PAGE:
​We all need to be on our guard against predatory land uses that threaten our existing courses. We need to be vigilant. We need to undertake a risk assessment and have our forces harnessed to a united resistance campaign. In addition to securing what we have, we need to have a Plan for where we want the sport to be in 10 or 15 years on our jurisdiction and we need to have an implementation strategy which engages significant others such as Government, the community, the private sector and the media in giving effect to that vision. At PPACT we have assembled a Board largely composed of retired town planners with an intimate knowledge of Canberra planning and the operation of the leasehold system. We are convinced that Canberra, despite the current downturn in club membership, needs more courses not less for the sport to flourish. PPACT share the view of Merv Britten, developer of the Queanbeyan course, who said that Canberra could easily support three or four courses provide they were properly distributed. The three courses were located within a 10 minute drive of each other and were all competing for business from the same small proportion of the metropolitan area.

  • It's heartening that Wagga Wagga is reopening? 

The Wiradjuri course at Wagga has been closed for several months while the Wagga Wagga City Council undertook remedial works and called for Expressions of interest to manage the course and associated Driving Range. It has re-opened under new management who are interested in maintain the course and upgrading it within the FIPPA Guidelines.

  • There are some other grounds for optimism?

At least we can point to some positives such as the dialogue with Golf Australia, the availability of a strategic plan, the revival of the National Championships and the development of Neangar Park.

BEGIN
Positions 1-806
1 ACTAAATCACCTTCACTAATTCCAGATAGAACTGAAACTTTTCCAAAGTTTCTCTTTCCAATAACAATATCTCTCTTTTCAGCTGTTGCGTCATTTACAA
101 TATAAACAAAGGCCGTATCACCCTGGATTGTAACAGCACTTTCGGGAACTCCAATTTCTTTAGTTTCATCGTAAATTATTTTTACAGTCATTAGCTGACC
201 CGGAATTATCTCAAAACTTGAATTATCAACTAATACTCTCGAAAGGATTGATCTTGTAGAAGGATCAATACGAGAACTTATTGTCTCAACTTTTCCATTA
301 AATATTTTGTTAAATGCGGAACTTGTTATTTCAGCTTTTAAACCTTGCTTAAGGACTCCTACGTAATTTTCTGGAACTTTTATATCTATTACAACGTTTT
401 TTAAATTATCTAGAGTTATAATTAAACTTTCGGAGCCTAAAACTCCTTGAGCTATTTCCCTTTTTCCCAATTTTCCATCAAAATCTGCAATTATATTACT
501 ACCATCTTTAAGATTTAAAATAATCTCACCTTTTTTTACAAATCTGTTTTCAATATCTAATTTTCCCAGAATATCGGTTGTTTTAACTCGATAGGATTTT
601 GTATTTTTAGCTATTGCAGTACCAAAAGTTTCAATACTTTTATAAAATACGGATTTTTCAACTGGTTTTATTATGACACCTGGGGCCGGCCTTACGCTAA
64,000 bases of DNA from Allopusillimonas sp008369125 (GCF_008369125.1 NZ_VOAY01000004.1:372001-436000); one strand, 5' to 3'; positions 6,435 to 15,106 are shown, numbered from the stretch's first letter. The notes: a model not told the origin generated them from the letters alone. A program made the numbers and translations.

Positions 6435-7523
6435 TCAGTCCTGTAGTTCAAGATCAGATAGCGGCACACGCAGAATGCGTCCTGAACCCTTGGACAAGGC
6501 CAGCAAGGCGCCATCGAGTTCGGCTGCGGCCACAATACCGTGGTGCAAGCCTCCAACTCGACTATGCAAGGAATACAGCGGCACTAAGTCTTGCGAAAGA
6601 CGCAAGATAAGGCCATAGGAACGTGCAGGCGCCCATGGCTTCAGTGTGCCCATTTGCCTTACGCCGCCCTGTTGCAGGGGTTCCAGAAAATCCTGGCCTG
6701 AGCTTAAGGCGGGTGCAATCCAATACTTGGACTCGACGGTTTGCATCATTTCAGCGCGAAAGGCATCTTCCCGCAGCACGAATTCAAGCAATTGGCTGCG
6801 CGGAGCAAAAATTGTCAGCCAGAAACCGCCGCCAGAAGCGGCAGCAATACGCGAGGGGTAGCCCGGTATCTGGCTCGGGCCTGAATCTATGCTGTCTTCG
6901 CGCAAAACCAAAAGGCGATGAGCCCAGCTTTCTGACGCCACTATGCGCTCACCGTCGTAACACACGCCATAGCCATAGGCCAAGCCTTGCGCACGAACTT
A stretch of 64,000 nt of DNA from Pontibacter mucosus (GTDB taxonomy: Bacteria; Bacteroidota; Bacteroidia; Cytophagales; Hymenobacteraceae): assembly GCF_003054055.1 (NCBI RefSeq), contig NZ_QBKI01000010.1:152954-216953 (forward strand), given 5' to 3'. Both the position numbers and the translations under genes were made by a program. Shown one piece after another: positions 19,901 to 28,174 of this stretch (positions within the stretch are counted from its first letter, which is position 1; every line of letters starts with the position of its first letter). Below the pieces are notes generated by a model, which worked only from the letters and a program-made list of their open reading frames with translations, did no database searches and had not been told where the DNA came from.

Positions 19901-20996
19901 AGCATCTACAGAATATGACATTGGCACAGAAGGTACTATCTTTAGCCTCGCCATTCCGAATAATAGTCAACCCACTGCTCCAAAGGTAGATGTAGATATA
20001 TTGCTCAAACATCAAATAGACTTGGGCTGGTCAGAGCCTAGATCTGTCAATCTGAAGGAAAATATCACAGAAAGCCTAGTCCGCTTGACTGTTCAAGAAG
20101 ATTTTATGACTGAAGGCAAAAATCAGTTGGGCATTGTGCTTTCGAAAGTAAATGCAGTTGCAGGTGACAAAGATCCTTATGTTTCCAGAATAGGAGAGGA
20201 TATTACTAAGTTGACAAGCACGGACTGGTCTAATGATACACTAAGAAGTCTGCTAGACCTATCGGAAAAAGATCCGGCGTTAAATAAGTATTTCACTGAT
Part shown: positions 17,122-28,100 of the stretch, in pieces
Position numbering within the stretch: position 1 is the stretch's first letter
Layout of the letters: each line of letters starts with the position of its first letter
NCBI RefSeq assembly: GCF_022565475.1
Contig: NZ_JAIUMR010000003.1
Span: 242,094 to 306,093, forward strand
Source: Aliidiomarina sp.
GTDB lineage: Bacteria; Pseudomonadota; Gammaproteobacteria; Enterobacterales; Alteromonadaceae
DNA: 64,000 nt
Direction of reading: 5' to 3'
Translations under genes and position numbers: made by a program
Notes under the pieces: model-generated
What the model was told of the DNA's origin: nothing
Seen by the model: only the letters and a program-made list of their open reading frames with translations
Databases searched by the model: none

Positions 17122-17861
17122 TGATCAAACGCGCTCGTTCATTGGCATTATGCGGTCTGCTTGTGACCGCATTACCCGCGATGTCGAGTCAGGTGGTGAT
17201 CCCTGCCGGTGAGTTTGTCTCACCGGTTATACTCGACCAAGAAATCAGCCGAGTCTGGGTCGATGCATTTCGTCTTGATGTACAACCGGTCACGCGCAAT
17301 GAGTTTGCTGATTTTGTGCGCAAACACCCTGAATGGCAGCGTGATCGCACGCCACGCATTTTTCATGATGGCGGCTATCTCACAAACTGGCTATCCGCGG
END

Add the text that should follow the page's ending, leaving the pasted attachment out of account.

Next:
We have a National Development Plan. We will have a Strategic Plan for the ACT within a few months. We have established a possible relationship with Golf Australia which could lead to the professionalization of the organization and its administration. Contact has been made with both Queensland and South Australian interests in the hope that their respective Open Championships can be re-established after an absence of several years.

It is to be hoped that a full APPA+3 Calendar of Events can be established for the various State and Territory Open Championships to be held in 2023.

PPACT has set itself one simple goal for the next twelve months: We are preparing a submission to the ACT Government on the Future of Pitch and Putt Golf in the ACT. We will be seeking to enlist the support of the ACT Government by persuading them to release a site for at least one and possibly more pitch and putt courses

The tyranny of distance will aways be a challenge in Australia. Links with Golf Australia offers us the opportunity to operate on a genuinely national basis in harness with their federal administrative structure. The use of the electronic media to conduct ranking and handicapping systems and even virtual national events are all possibilities that need to be explored in the coming years. Internationally we need to maintain our international affiliations and find the means to select representative teams and individual players to participate in international events including the World Cup.

We also need to develop closer relationships with our neighbours such as New Zealand and the countries in our region including India and China and especially around the Pacific. In partnership with Golf Australia the future looks bright. We have an opportunity to work together to provide an integrated Pitch and Putt pathway for the entire community throughout Australia.